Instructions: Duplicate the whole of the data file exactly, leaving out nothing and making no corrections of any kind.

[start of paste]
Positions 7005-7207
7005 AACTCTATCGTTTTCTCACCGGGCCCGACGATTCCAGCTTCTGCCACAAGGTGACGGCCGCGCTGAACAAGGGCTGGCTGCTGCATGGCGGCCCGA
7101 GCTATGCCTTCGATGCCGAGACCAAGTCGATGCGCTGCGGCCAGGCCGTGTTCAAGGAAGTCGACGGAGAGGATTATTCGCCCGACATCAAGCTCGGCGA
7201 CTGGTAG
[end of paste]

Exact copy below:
Positions 7005-7207
7005 AACTCTATCGTTTTCTCACCGGGCCCGACGATTCCAGCTTCTGCCACAAGGTGACGGCCGCGCTGAACAAGGGCTGGCTGCTGCATGGCGGCCCGA
7101 GCTATGCCTTCGATGCCGAGACCAAGTCGATGCGCTGCGGCCAGGCCGTGTTCAAGGAAGTCGACGGAGAGGATTATTCGCCCGACATCAAGCTCGGCGA
7201 CTGGTAG